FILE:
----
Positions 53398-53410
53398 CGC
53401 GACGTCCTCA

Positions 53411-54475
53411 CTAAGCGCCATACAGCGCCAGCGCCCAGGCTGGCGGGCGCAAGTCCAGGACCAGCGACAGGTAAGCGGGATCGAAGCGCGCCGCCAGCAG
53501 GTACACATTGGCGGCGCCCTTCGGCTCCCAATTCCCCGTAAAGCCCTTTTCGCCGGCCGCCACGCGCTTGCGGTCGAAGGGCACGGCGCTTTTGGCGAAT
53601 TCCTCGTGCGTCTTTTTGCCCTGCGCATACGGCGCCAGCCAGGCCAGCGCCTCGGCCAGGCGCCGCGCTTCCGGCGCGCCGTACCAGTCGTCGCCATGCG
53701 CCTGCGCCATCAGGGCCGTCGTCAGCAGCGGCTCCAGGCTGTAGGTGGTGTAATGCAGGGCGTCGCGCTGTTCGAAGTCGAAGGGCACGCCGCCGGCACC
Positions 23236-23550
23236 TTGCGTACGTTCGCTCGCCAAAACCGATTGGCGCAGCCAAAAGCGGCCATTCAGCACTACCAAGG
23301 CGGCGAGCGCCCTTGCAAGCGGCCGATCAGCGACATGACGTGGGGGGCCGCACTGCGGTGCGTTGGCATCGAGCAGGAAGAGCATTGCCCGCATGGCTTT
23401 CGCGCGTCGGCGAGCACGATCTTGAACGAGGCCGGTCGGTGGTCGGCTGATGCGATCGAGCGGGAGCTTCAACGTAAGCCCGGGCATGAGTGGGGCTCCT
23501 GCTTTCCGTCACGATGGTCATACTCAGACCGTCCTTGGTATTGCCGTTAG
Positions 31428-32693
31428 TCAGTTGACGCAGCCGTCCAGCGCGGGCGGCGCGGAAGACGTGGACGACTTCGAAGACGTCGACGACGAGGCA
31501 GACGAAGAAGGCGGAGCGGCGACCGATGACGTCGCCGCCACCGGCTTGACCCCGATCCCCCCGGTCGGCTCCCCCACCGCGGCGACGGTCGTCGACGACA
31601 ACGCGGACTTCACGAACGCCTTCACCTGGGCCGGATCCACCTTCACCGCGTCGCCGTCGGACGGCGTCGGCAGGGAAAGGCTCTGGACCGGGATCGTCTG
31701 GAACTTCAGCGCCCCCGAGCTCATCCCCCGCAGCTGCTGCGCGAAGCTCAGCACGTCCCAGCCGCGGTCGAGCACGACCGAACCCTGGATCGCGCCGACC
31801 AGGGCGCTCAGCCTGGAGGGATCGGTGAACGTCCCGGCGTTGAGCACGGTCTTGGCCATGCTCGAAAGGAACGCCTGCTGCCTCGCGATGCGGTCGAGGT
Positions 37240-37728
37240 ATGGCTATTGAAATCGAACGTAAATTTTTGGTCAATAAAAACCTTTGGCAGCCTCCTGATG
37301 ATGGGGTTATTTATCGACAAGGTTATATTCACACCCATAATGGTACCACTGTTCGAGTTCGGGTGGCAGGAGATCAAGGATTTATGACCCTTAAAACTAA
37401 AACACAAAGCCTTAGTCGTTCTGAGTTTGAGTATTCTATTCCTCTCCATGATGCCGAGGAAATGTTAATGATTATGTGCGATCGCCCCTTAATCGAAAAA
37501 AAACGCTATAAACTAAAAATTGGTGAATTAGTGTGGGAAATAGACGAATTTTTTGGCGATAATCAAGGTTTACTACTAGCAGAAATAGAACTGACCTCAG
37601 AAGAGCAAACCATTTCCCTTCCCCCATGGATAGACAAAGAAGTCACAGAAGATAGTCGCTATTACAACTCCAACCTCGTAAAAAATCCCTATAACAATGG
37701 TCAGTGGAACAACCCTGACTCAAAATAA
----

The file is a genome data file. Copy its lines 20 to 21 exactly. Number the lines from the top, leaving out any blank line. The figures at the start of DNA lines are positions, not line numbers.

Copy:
Positions 37240-37728
37240 ATGGCTATTGAAATCGAACGTAAATTTTTGGTCAATAAAAACCTTTGGCAGCCTCCTGATG